Appeal from the Circuit Court of Randolph County. No. 98-MR-102 Honorable William A. Schuwerk, Jr., Judge, presiding.
The opinion of the court was delivered by: Justice Donovan
William Evans (plaintiff), proceeding pro se, appeals the circuit court's ruling dismissing his claim against the warden of Menard Correctional Center (Menard), Thomas Page (defendant). Plaintiff's complaint sought damages for alleged violations of Title II of the Americans with Disabilities Act of 1990 (ADA) (42 U.S.C. §§12131 through 12134 (1994)). For the following reasons, we affirm.
This is a second appeal arising from a civil action filed by plaintiff pursuant to the ADA (42 U.S.C. §12101 et seq. (1994)). Plaintiff, who is a paraplegic, was a prisoner in the custody of the Department of Corrections (Department) at Menard, where defendant was the warden. Plaintiff filed a complaint asserting that he had been (1) denied transportation to and from court in a wheelchair-accessible vehicle, (2) denied wheelchair-accessible recreation and exercise, and (3) denied wheelchair access to the health care unit and library at Menard. Plaintiff further alleged that the transportation he had been provided caused him pain and that without a wheelchair-accessible scale to weigh him, the health care unit had been unable to provide him with a comprehensive physical exam.
The circuit court granted defendant's motion to dismiss the complaint pursuant to sections 2-615 and 2-619(a)(9) of the Code of Civil Procedure (735 ILCS 5/2-615, 2-619(a)(9) (West 2000)), and plaintiff appealed. Initially, this court issued a Rule 23 order affirming the dismissal of the complaint. Evans v. Page, No. 5-99-0216 (May 5, 2000) (unpublished order pursuant to Supreme Court Rule 23 (166 Ill. 2d R. 23)). However, upon the consideration of a petition for rehearing filed by plaintiff and defendant's answer thereto, this court issued an opinion holding that plaintiff's allegations regarding the provisions of transportation and health care in an appropriate manner consistent with his disability were sufficient to pass the threshold required to bring the case under the ADA. Evans v. Page, 324 Ill. App. 3d 241, 246, 755 N.E.2d 105, 108 (2001).
On remand, defendant again filed a motion to dismiss, pursuant to section 2-619 of the Code of Civil Procedure (735 ILCS 5/2-619 (West 2000)). The basis of the motion and accompanying memorandum was that plaintiff's claim was barred by the State's sovereign immunity. The circuit court granted defendant's motion to dismiss, stating, "No cause of action exists in this Court for bringing claims against the State of Illinois for violations of the Americans with Disabilities Act."
Plaintiff argues to this court that (1) pursuant to the ADA defendant can be sued in Illinois courts in his capacity as warden, (2) defendant failed to show that he had made reasonable accommodations for plaintiff's disability and that further accommodations would have been an undue burden, (3) the trial court and defendant were bound to follow the opinion and mandate of the reversal from this court, (4) he is entitled to a summary judgment, (5) he has proved he has been denied a benefit or service because of his disability, and (6) he was entitled to the discovery requested and the attorney fees and costs that he was denied.
The State responds that (1) plaintiff's claims under Title II of the ADA were properly dismissed based on the grounds of sovereign immunity and a lack of jurisdiction, (2) the circuit court correctly dismissed plaintiff's claims for compensatory damages because he failed to allege a discriminatory intent by defendant, (3) the circuit court properly denied plaintiff's motion for a summary judgment, (4) the circuit court properly considered defendant's motion to dismiss for a lack of jurisdiction, and (5) the circuit court properly denied plaintiff's request for attorney fees.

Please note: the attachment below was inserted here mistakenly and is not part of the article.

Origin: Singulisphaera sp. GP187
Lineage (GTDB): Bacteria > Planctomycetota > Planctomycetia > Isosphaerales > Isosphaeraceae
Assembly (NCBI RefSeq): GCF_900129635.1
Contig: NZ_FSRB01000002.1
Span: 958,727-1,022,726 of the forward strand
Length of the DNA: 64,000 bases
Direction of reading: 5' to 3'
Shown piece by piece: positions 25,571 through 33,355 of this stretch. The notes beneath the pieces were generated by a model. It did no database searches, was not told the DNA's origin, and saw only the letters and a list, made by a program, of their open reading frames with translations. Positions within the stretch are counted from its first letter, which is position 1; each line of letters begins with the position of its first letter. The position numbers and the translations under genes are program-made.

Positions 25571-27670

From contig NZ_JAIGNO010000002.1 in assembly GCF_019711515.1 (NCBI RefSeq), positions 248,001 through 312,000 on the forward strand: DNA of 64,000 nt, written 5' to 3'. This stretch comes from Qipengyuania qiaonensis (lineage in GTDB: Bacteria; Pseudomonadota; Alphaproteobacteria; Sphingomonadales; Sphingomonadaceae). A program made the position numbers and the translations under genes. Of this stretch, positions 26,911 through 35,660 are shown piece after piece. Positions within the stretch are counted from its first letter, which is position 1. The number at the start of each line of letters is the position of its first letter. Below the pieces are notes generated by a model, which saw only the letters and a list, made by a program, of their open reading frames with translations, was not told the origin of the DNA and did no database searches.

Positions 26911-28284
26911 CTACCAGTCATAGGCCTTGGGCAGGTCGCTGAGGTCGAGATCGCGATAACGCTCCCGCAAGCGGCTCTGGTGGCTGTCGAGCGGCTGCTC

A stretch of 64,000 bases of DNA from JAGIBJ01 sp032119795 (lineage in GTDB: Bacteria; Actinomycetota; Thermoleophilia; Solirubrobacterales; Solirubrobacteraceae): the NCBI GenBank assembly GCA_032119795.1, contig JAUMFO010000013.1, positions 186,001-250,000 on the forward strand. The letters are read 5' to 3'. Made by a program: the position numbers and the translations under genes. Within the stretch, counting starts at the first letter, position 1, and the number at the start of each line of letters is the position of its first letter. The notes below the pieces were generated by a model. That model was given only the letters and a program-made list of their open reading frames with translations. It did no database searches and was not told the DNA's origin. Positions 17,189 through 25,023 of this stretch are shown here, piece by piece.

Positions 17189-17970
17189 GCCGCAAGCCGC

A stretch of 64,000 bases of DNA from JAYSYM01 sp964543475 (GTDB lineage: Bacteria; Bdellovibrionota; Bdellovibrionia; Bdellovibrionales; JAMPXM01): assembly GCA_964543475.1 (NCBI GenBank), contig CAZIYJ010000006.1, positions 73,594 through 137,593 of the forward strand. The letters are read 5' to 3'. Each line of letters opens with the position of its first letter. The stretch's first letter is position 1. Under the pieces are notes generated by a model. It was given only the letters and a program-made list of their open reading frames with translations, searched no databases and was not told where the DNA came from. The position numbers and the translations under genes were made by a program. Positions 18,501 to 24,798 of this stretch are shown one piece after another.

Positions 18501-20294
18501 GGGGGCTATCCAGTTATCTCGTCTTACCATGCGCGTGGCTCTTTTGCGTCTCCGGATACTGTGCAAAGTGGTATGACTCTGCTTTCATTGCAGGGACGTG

We review de novo the trial court's order granting defendant's section 2-619 motion to dismiss. On a review of a ruling on a section 2-619 motion, the questions on appeal are whether a genuine issue of material fact exists and whether the defendant is entitled to a judgment as a matter of law. Nowak v. St. Rita High School, 197 Ill. 2d 381, 389, 757 N.E.2d 471, 477 (2001).
This case arises under Title II of the ADA. Section 202 of the ADA provides as follows: "Subject to the provisions of this subchapter, no qualified individual with a disability shall, by reason of such disability, be excluded from participation in or be denied the benefits of the services, programs, or activities of a public entity or be subjected to discrimination by any such entity." 42 U.S.C. §12132 (1994). A "public entity" is defined to include any state or local government, department, agency, special purpose district, or other instrumentality of a state or states or local government. 42 U.S.C. §12131(1)(A), (1)(B) (1994). The United States Supreme Court has held that Title II's prohibition of discrimination by "public entities" against disabled individuals includes within its coverage state prisons and prisoners. Pennsylvania Department of Corrections v. Yeskey, 524 U.S. 206, 141 L. Ed. 2d 215, 118 S. Ct. 1952 (1998).
Claims of discrimination pursuant to Title II of the ADA lie only against the public entity, not against the individual public official. Walker v. Snyder, 213 F.3d 344, 346 (7th Cir. 2000). In the case at bar, plaintiff sued defendant, the former warden of Menard, in his official capacity, and sought $50,000 in damages based upon the Department's alleged violations of the ADA. In this case, we conclude that ...